This article first appeared in the St. Louis Beacon: The International Photography Hall of Fame and Museum (IPHF) collection has arrived in St. Louis, after carefully traveling 500 miles in five moving trucks, toward the goal of an August opening.
If the experience were tallied up in a MasterCard commercial, it might sound like this: Transporting 30,000 images and 6,000 cameras from Oklahoma City: $25,000. Having them on display year-round in Grand Center: Priceless.
St. Louisans and other visitors can visit roomfuls of transformative photographs at the new IPHF in Grand Center, including Edward Steichen’s “Garbo,” Margaret Bourke-White’s “Fort Peck Dam” and Dorothea Lange's “Migrant Mother.”
Lange’s haunting 1936 photo of a mother of seven whose family survived by eating birds killed by her children, was part of the federal government’s official documentation of struggling agricultural workers. Widely circulated in newspapers and magazines, it became -- and remains -- an iconic representation of the Great Depression.
“Photography changes lives,” says IPHF executive director John Nagel. “It’s the most pervasive medium you can think of.”
Struck by lightening, surrounded by support
Last April, the IPHF announced its intention to move from Oklahoma City to the second floor of St. Louis’ Moto Museum building, 3441 Olive St. Since then, it has secured $600,000 through auctions of donated photographs and private contributions.
That’s about half of what’s needed to customize the space, offered rent-free for 20 years by Steve Smith, president of The Lawrence Group.
Moving costs for the collection -- whose worth is estimated at between $1 million and $2 million -- were picked up by local UniGroup transport company. Maritz sales and marketing is temporarily storing the images and cameras, free of charge, in a climate-controlled space.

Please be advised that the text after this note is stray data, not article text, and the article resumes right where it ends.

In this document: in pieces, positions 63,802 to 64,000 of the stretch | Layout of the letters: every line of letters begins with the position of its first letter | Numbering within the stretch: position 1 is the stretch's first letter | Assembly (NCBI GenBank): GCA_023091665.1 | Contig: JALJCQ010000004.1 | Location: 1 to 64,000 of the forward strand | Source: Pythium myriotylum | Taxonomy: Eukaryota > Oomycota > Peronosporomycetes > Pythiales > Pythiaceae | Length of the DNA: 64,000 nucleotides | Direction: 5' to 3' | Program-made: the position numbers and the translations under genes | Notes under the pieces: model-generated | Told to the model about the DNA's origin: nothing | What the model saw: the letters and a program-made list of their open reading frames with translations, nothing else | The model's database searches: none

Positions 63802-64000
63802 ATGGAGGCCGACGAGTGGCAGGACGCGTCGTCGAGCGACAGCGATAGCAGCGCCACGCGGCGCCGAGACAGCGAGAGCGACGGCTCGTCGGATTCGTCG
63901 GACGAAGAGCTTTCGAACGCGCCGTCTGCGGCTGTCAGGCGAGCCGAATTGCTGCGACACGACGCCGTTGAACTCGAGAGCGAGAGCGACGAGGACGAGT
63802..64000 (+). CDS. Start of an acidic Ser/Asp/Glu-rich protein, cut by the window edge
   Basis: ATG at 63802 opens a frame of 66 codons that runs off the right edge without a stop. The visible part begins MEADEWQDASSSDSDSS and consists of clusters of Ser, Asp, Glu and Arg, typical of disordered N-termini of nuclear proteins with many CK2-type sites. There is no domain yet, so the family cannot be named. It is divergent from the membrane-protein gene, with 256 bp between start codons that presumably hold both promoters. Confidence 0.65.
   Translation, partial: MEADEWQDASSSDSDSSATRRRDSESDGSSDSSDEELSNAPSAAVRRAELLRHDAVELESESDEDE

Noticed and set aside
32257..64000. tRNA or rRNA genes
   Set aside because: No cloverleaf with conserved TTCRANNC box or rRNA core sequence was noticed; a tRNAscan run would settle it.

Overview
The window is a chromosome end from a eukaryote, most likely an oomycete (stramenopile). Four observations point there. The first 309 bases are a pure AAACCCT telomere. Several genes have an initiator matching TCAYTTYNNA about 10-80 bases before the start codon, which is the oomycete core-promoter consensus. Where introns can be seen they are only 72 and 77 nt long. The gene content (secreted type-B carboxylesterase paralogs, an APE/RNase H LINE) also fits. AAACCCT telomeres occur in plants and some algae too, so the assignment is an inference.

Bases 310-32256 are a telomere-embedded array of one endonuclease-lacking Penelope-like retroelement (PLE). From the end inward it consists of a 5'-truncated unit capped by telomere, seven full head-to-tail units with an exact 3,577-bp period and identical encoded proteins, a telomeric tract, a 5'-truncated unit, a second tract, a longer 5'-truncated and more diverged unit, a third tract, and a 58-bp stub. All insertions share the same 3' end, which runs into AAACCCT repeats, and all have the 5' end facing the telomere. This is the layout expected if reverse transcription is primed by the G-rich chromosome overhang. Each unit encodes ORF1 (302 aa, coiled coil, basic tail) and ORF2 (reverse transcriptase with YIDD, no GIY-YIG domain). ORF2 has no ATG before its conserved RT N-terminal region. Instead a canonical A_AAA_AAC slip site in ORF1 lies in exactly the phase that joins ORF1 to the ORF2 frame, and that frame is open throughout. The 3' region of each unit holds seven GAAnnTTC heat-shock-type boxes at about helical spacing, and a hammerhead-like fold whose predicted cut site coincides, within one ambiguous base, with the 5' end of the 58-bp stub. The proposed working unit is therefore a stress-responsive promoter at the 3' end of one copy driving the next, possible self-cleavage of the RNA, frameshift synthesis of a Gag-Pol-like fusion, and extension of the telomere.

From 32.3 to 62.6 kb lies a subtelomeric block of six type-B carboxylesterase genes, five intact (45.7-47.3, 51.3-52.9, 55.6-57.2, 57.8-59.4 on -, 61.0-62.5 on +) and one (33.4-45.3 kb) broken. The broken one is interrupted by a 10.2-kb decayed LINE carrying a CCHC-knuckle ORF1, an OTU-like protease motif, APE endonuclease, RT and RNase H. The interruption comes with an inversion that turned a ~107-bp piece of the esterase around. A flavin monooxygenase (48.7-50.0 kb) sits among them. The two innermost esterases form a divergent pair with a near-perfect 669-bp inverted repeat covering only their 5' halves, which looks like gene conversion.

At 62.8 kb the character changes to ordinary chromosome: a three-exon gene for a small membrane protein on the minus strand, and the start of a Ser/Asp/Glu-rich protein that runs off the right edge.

There’s been only one glitch. “Some of our database was lost in a lightening strike a while back,” Nagel says.
The strike created a voltage spike in the computer system. There was no physical damage, and no photographs or cameras were harmed.
You know what they say about lightening striking twice. It doesn’t happen. So organizers expect the process of renovating and moving into the 6,000 square-foot location to go smoothly from here on out.
The new spot, on Olive Street between Theresa and Compton Avenues in Grand Center shares the territory with dozens of other arts institutions. These include larger entities such as The Sheldon and the Contemporary Art Museum (CAM), and smaller facilities such as Bruno David Gallery and Portfolio Gallery. Conversations have already begun about exhibition-sharing and cross-promotion.
“We’re unique in what we do, and if anything, we compliment the other galleries and programs,” Nagel says.
‘Jewel in the crown’
Opportunities for academic collaboration also abound for the IPHF, according to development director Lucy Morros. The St. Louis area has 14 accredited university photography programs, and more than 50 high school courses, all of which will benefit from IPHF’s extensive collection of historic cameras.
The assortment is a timeline of the evolution of the camera, from the daguerreotype, the wet-plate camera, view camera and box camera to the hand-held 35mm and the smart phone.
“Students can come down and see these incredible examples of antique cameras, which will put some ‘meat’ on their learning about how photography began,” Morros says.
More auctions and other events will be held in the coming months, with information to be posted on the IPHF website. Systems are being installed now in the new space and construction will begin in April. A soft opening is planned for sometime in August, followed by a more elaborate debut.
The finished space will become another asset in an already burgeoning arts community, Morros notes.
“The collection of photography and antique cameras will absolutely be a jewel in the crown of Grand Center,” Morros says.
The National Archives at St. Louis has opened “Through America’s Lens: Focusing on the Greatest Generation 1920-1945,” an exhibit of historic photographs by America photographers who served in a branch of the U.S. military or worked for the federal government.
The exhibit is open to the public from 11 a.m.-6 p.m. Mondays through Fridays (except for federal holidays) at 1 Archives Drive off Dunn Road, 63138 (next to Hazelwood East Middle School.
Lectures that will go with the exhibit begin at 6:30 p.m. March 20 with Saint Louis University History Professor Flannery Burke talking about Dorothea Lange.